Few of us will encounter the perils that these and others have.  “Safe” for us involves things like money, the approval of friends and family, etc.  Few of us will be faced with obedience versus death or physical suffering.  Can we not follow Him for these few sacrifices?

May we walk in faith, with confidence, knowing that “He is faithful who has called us and also will do it”! What joy to be in the center of His will!

“…even if some days it looks as though the Philistines are winning, we are sure that those things we have entrusted to Him, He is able to keep for us and for His everlasting glory.”

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32 Responses

  1. Oh this one spoke to my heart…. we are getting ready to take a HUGE leap of faith as God is calling us overseas to work with Wycliffe. I’ll be posting our story in a few days. Walking in faith… yes.. this is where we are!

  2. In referring to balance, don’t you think it comes down to our motivation behind our actions? If I really think I can “control” things, I am wrong. Or if I am acting out of fear, then I am denying His Promises of Provision. If He tells me to prepare for an upcoming trial, then I need to obey, but to try to anticipate every possible contingency is strictly walking in “my wisdom.” When I think about the great men and women of faith in Scripture and those since, I see that Peace that passes understanding regardless of circumstances as their anchor. That’s where I want to be.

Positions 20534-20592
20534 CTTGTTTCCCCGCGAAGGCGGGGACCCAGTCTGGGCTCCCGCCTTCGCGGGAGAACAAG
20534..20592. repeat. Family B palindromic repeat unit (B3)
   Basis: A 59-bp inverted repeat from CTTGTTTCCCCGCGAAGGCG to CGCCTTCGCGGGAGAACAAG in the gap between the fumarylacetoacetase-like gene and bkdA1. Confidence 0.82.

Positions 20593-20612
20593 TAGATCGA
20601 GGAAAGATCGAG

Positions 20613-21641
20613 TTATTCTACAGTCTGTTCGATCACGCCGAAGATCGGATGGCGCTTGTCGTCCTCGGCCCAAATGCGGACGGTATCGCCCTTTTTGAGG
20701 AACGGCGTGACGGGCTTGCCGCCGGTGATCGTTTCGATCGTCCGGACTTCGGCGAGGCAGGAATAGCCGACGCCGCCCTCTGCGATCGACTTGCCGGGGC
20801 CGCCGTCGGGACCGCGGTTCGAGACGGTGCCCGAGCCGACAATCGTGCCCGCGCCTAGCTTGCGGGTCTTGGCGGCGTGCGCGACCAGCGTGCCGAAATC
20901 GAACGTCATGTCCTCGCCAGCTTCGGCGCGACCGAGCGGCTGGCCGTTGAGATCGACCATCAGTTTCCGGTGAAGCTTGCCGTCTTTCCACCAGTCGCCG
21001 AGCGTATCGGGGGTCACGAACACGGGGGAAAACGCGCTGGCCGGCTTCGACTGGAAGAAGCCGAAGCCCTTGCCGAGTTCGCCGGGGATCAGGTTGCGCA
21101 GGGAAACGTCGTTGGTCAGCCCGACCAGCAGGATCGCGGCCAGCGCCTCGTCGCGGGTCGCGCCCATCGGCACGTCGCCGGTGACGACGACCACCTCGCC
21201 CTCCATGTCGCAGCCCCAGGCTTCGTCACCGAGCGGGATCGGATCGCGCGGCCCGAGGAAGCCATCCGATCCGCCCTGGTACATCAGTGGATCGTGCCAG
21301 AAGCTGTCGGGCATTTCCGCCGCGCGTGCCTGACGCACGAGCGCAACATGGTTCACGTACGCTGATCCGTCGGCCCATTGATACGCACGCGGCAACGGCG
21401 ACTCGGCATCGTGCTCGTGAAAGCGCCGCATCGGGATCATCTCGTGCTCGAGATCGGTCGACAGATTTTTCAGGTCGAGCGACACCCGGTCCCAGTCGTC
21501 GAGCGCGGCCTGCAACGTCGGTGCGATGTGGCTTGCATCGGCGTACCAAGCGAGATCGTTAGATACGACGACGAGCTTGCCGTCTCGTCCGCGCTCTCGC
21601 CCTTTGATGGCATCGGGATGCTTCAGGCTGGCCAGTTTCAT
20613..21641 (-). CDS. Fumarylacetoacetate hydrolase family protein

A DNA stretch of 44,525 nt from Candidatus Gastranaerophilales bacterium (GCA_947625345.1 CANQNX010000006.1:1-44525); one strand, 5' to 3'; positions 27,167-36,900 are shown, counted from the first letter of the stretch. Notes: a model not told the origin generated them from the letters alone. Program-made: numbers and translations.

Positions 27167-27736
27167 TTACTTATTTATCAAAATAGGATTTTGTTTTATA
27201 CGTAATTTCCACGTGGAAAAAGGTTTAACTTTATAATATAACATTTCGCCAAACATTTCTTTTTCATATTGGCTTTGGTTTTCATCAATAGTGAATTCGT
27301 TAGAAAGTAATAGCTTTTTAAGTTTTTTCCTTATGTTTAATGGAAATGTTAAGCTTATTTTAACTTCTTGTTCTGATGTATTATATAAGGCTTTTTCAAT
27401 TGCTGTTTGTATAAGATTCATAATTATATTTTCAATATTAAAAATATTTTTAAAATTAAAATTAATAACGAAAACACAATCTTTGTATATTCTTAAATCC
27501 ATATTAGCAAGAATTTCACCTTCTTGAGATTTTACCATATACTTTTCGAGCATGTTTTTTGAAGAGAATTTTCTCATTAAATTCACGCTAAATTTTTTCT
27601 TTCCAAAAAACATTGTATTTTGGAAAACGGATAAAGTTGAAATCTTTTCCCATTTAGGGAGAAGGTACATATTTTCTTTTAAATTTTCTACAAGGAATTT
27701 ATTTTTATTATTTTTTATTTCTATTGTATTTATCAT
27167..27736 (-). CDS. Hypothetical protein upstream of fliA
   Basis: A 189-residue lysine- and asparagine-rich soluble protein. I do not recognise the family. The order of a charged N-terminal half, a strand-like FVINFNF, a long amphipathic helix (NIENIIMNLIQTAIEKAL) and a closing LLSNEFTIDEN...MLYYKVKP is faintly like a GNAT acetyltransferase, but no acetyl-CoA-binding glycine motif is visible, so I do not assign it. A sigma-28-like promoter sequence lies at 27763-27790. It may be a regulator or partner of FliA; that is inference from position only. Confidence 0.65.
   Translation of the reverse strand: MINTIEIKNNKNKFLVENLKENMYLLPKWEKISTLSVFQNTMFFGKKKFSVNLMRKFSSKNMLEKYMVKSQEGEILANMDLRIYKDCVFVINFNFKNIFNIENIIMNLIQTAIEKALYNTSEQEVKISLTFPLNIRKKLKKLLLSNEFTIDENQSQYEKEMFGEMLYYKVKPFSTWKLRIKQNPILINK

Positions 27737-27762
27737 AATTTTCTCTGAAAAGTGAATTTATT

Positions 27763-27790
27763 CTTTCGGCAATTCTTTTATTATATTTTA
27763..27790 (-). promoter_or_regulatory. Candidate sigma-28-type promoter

3. Oh, wow! This spoke to my heart today. My husband and I are trying to discern God’s will for us with regard to homeschooling our children. My oldest is in kindergarten at a private Christian school, and yet she is still suffering from enormous amounts of peer pressure. I am a former schoolteacher, who became a stay-at-home mother upon the birth of this daughter. I had planned to homeschool, right up until our family experienced several crises during our planning year. We were thankful our parish had a private school with a good reputation, so we took advantage of the opportunity to enroll our daughter. However, almost immediately, it seemed to be the wrong decision. Now, we are worried about upsetting family, who might be disapproving of our withdrawing our daughter mid-year. It might seem foolish in their eyes, but we need to protect our daughter, who is only five years old. But ultimately, we want to do the Lord’s will. We are just struggling to discern that.